Flood damage poses a risk to Canadian homes now more than ever. Find out how flood insurance works and if you need it, so you won’t be left high and dry.
Flood insurance offers you, as a homeowner or renter, financial protection in the event of damage to your living space due to a flood. It may sound simple enough, but it often gets confused with water damage, and the two are significantly different when it comes to coverage. And since instances of floods are on the rise in Canada, you’ll want to know if you need to add flood insurance coverage to your home insurance policy.
What is flood insurance?
Flood insurance addresses the damage caused by either of the following two types of floods: Overland flooding and sewer backup.
Overland flooding is defined as a large quantity of water flowing over land that is typically dry and may be caused by natural circumstances such as heavy rainfall or snow-melt runoff or by a burst dam.
Then there’s sewer backup, which is when wastewater flows back into your house from the city’s main sewer lines, typically seeping up into your basement through your floor drains. It can happen when there’s a blockage in your plumbing or sewage systems. Sewer backup requires specific coverage and is treated differently than something like a burst pipe (which is typically covered by your home insurance policy). You’ll need to get sewer backup coverage added onto your insurance plan, and ensure that you have a sewer backup valve installed (not doing so would be classified as poor maintenance).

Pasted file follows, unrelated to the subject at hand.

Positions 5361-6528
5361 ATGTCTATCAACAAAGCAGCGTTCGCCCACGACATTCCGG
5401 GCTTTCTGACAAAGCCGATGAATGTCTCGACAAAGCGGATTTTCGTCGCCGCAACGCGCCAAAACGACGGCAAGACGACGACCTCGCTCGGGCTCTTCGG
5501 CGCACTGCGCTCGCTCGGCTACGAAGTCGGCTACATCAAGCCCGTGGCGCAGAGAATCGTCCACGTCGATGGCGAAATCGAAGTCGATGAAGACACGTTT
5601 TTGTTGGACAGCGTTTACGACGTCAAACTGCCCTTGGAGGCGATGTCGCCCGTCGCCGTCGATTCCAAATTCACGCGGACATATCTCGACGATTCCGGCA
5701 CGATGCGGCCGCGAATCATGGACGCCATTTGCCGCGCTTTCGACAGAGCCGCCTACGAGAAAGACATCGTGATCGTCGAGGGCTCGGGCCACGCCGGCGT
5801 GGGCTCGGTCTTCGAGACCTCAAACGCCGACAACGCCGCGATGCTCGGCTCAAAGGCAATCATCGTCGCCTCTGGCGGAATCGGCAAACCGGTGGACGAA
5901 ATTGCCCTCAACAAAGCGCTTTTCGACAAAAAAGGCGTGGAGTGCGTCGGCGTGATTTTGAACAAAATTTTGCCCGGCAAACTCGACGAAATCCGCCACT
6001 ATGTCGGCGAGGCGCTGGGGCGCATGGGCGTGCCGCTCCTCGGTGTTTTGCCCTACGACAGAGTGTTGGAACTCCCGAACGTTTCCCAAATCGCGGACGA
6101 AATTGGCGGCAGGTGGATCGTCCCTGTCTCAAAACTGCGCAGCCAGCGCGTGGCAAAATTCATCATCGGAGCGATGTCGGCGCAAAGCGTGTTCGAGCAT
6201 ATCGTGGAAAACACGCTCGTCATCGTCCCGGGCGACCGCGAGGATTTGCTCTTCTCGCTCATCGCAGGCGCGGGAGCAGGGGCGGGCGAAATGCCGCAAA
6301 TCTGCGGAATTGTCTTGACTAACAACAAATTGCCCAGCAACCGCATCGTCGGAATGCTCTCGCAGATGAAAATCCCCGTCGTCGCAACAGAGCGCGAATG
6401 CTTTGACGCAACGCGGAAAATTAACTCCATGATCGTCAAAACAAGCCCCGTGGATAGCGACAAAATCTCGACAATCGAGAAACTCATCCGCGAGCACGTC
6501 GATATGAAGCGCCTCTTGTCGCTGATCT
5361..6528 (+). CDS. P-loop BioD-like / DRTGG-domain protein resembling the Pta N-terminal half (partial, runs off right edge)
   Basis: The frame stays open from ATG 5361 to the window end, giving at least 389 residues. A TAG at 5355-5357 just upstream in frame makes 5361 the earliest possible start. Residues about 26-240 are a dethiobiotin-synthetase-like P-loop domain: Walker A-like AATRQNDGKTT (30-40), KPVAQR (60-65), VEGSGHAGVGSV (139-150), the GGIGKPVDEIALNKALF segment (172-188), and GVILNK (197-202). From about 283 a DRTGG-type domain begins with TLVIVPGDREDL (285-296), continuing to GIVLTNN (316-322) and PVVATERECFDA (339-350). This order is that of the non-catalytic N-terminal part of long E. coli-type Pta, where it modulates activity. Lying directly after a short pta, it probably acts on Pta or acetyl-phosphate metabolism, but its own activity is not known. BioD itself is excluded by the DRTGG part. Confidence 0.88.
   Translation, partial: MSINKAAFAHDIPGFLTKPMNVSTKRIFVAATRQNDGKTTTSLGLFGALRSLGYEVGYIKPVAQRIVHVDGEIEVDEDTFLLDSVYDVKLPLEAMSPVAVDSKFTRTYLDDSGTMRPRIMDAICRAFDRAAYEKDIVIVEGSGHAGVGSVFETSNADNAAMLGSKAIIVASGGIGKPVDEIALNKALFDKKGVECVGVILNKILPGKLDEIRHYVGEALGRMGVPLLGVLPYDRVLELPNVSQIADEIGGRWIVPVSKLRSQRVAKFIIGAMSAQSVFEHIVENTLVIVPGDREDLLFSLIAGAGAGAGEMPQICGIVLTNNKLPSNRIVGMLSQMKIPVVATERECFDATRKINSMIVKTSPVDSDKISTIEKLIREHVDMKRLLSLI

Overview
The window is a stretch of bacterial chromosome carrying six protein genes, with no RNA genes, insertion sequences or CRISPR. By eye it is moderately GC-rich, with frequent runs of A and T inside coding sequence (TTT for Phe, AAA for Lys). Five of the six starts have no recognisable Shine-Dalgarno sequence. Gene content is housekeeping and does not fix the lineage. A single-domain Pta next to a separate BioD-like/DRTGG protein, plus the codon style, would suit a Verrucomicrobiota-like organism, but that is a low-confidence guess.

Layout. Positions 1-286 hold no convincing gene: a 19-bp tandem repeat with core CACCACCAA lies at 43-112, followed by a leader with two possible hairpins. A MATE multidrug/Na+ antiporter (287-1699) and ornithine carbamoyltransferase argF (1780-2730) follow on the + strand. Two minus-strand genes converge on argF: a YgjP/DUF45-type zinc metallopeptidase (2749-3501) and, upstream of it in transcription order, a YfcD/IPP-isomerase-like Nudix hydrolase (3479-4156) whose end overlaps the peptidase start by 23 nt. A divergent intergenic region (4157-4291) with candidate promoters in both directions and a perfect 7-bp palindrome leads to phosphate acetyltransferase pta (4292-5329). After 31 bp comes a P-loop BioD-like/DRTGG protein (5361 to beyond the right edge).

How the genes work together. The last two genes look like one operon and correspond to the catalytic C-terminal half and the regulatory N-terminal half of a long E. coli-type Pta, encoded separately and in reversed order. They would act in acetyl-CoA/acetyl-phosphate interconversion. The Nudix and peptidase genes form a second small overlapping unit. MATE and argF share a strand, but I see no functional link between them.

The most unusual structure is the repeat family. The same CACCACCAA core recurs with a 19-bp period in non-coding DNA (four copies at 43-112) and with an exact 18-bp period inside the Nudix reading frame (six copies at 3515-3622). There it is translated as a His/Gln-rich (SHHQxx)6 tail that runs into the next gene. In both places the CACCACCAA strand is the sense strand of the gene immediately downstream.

Both types differ from general water damage, which is a standard component of most homeowner policies and is defined by the insurance industry as clean water that suddenly and/or accidentally enters your home from a source other than the ground or a sewer. For example, if a pipe bursts or if your dishwasher overflows, flood insurance wouldn’t cover it. But your home insurance does. (Found water damage? Find out if your insurance will cover it here.)
Why is flood insurance suddenly important?
In Canada, major floods have been so historically rare that flood insurance was only available to purchase for commercial properties. For decades, Canada was actually the only G8 country not to offer residential flood insurance. However, flooding is on the rise in Canada, having increased in frequency every decade since the 1940s. In fact, as many major inland floods took place in the nine years between 2004 and 2013 as in the 44 years between 1955 and 1999. Consequently, the Canadian insurance industry finally introduced overland flood coverage for homeowners in 2015. And just last year, the Government of Canada created a task force specifically for exploring the possibility of a national flood insurance plan.
Watch: MoneySense – Home Insurance & Climate Change